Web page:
“The aim of taking the homeless from the streets was to protect them for Covid-19. We have 250 males and 50 females. They don’t just live there but they are fed three times a day, given clothes to wear and are receiving health care,” said Thebolla.

He said the Municipali­ty is working with non-profit organisati­ons, the KZN Department of Social Developmen­t and the KwaZulu-Natal Christian Council (KZNCC) to collect donations from the public to run the shelters.

“We decided to work with these department­s and organisati­ons because most of the people living on the streets are battling drug addiction so they need specialise­d care to deal with that in order to start the process of rebuilding their lives.”

He said the teams at the shelters have started finding out what kind of careers they would like to pursue so that they can be assisted with skills developmen­t programmes.

Mayor Thebolla said the challenge faced by the Municipal is collecting donations for the shelter because the municipali­ty does not have the capacity so they asked the KZNCC to assist with that.

“The Municipali­ty currently does not have a good reputation because we are under administra­tion as a result people don’t want to give the City their money even if it’s in a form of donations for a good cause like this one. That’s why we are working with other stakeholde­rs that we believe the public will trust with their donations.”

Meanwhile, the City has appointed a service provider to sanitise all the municipal facilities on a regular basis.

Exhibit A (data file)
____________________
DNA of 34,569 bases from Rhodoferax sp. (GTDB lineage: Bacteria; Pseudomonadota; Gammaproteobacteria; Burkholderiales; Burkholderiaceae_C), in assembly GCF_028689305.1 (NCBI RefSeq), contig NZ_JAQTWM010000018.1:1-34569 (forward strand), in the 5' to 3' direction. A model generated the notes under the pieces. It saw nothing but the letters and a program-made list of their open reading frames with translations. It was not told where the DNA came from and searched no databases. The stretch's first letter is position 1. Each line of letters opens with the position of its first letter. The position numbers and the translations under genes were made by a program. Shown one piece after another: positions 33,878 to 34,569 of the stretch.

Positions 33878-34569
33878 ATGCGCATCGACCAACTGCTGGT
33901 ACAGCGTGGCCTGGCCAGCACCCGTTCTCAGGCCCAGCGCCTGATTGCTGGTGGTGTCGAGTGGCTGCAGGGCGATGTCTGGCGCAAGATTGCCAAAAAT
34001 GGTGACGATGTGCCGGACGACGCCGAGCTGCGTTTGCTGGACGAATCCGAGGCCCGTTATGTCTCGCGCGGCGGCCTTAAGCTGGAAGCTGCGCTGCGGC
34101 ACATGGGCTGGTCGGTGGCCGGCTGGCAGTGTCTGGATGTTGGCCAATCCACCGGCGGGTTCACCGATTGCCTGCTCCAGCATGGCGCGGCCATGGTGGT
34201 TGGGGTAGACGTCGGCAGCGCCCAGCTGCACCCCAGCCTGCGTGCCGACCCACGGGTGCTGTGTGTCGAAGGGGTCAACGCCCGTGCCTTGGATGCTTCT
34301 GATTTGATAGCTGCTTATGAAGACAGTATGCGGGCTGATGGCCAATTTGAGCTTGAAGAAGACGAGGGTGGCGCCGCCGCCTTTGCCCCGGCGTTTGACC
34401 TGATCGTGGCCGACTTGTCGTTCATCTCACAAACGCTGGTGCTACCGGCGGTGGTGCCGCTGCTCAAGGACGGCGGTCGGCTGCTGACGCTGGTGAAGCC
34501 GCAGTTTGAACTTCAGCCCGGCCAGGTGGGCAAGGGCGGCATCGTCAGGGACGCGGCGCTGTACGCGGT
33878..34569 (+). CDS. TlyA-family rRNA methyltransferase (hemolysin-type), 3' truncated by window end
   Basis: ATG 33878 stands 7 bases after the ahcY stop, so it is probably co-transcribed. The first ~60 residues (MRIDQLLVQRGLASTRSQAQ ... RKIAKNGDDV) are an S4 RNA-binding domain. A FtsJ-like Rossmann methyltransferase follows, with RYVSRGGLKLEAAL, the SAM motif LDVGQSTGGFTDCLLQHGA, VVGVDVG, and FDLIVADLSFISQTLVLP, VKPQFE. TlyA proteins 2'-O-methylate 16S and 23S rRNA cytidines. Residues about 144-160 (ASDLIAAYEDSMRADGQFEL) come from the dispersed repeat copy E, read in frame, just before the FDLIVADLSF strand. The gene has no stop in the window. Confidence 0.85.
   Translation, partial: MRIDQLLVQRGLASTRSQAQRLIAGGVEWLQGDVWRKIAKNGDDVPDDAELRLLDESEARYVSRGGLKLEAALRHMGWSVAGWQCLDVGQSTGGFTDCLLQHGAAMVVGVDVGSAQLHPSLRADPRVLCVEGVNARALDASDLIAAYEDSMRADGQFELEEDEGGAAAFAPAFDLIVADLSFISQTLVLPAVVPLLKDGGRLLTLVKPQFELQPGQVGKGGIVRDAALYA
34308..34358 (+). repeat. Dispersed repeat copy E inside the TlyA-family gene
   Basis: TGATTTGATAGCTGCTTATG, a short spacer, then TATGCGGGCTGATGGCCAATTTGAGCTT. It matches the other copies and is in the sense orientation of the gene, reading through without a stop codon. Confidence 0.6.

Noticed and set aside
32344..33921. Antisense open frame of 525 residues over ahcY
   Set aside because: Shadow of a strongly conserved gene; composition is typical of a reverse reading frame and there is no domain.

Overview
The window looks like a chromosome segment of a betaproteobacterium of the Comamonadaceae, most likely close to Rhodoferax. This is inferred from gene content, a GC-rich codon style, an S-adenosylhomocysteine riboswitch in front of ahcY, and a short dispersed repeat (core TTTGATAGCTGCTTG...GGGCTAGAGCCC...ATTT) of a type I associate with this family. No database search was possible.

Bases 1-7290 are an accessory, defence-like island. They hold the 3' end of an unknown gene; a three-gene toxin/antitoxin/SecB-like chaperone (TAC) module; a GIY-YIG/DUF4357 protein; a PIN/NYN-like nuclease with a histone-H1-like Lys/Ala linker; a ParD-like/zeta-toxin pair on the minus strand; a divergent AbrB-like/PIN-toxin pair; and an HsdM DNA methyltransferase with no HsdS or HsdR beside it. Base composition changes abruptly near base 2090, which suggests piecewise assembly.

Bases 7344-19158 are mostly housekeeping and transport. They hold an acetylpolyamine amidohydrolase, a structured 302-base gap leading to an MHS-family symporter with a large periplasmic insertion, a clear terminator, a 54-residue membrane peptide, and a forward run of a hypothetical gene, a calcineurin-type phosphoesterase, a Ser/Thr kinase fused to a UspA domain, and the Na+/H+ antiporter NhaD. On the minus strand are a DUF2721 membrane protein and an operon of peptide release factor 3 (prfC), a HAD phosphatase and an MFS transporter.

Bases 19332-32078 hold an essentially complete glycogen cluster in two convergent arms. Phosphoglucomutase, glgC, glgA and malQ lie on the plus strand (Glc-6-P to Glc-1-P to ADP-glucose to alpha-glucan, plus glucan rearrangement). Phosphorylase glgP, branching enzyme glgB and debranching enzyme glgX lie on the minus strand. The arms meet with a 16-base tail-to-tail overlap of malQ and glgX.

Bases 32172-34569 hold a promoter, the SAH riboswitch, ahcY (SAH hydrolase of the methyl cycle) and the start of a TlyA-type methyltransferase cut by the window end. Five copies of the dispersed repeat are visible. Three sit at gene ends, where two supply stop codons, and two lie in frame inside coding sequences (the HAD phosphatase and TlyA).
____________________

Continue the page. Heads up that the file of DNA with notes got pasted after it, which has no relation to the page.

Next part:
“We want to ensure that our facilities are safe for the public use. Our offices are also sanitised because we also want to protect all the municipal employees and their families.”

He said the sanitisati­on and deep cleansing process started at the taxi ranks during the time when the lockdown restrictio­ns only allowed them to operate during peak hours. “Last week we appointed a company to deep clean all the taxi ranks so that our people can be protected,” said the Mayor.

On the Pietermari­tzburg Fresh Produce Market employee who tested positive for Covid-19, Mayor Thebolla said: “We are working with the Department of Agricultur­e and Rural Developmen­t to ensure that the market is safe for the customers and the staff.”

He said the Department of Health intervened and the affected staff member and her family were placed on isolation but fortunatel­y no one was infected amongst the staff.

He concluded by saying that since the lockdown started the City employees have only been able to collect refuse every second week. “The lockdown has also given us an opportunit­y to properly clean the CBD because we were able to see the problemati­c areas around town. What we found is that hair and cloth tend to block the drains. We have to tighten enforcemen­t in the areas that lead to the City looking untidy otherwise those could give us serious problems. We have restored the dignity of our City and now we have to keep it that way,” said Mayor Thebolla.

 ?? (Picture: Andile Mahlala) ?? Mayor Thebolla helps to clean up the taxi rank
(Picture: Andile Mahlala) Mayor Thebolla helps to clean up the taxi rank